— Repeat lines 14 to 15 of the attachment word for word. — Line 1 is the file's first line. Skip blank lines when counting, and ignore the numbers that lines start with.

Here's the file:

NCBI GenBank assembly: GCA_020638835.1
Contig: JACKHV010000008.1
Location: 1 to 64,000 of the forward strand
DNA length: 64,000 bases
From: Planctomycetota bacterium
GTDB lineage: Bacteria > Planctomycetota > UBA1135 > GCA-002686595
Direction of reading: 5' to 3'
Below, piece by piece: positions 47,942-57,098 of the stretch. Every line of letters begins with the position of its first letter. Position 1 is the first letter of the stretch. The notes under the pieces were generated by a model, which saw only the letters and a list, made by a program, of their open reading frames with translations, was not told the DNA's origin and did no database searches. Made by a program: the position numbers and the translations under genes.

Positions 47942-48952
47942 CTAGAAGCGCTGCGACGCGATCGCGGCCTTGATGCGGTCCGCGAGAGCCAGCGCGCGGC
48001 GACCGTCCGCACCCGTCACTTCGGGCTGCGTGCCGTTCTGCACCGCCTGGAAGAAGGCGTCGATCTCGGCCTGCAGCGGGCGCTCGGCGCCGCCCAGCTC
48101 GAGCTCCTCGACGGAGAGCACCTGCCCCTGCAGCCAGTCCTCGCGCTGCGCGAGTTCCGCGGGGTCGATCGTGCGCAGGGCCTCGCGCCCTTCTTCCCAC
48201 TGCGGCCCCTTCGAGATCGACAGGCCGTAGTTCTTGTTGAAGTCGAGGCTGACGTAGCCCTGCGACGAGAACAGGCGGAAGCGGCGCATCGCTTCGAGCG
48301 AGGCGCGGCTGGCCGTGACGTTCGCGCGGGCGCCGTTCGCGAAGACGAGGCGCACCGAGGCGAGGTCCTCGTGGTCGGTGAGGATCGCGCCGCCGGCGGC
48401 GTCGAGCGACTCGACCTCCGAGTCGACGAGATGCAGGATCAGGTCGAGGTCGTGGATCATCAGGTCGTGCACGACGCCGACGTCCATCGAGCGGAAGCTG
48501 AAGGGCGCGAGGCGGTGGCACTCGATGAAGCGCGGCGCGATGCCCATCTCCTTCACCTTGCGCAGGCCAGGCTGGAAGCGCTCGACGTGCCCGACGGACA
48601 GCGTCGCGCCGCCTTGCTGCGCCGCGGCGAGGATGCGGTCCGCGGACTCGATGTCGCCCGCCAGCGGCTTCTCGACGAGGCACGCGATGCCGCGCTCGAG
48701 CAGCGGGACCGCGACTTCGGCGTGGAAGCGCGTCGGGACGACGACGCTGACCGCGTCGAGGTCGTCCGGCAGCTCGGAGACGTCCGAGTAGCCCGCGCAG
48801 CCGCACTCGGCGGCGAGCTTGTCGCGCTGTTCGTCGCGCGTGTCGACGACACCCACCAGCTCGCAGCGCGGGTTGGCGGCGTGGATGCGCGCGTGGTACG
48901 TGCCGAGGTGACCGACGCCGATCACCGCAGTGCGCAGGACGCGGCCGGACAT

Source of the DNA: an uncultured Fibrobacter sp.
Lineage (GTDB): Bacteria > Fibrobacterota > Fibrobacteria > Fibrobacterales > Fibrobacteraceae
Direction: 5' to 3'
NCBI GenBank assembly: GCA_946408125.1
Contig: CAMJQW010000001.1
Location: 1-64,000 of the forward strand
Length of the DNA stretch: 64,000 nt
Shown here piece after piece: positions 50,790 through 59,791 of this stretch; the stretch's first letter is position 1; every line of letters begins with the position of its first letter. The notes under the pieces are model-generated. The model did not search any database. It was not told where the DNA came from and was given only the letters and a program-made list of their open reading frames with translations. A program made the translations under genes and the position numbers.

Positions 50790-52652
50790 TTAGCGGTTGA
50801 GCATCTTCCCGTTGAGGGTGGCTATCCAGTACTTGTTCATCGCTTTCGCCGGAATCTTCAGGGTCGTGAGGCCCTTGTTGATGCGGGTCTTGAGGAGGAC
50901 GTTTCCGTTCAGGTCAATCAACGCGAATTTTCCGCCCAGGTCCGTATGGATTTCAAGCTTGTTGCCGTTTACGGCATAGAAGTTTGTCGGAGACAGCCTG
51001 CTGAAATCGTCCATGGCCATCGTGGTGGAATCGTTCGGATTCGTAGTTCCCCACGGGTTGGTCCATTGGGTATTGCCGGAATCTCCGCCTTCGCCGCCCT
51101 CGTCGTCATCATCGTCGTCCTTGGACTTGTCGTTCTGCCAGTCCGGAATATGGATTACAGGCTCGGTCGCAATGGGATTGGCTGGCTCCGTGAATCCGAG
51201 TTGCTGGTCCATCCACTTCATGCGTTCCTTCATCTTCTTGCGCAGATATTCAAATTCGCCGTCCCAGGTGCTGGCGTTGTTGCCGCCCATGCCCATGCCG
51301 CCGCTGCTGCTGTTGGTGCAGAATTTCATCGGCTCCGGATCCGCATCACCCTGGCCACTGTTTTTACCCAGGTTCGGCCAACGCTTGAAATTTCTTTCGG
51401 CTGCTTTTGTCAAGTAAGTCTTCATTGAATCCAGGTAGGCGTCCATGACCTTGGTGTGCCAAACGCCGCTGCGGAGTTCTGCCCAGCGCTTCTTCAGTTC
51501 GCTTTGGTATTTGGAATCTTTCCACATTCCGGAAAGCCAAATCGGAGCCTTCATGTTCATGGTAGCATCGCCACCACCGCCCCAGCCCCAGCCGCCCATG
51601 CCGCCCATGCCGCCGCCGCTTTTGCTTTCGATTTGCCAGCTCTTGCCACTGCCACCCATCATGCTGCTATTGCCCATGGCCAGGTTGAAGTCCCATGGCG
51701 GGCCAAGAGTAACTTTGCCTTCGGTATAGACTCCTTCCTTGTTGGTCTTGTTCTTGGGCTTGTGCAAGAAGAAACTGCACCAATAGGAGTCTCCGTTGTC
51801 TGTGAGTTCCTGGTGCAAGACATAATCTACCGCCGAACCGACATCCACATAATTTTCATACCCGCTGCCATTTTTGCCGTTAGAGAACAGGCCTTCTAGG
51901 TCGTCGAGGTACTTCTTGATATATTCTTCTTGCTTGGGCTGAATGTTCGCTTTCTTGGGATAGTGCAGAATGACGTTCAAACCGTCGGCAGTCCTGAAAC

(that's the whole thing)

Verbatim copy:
48301 AGGCGCGGCTGGCCGTGACGTTCGCGCGGGCGCCGTTCGCGAAGACGAGGCGCACCGAGGCGAGGTCCTCGTGGTCGGTGAGGATCGCGCCGCCGGCGGC
48401 GTCGAGCGACTCGACCTCCGAGTCGACGAGATGCAGGATCAGGTCGAGGTCGTGGATCATCAGGTCGTGCACGACGCCGACGTCCATCGAGCGGAAGCTG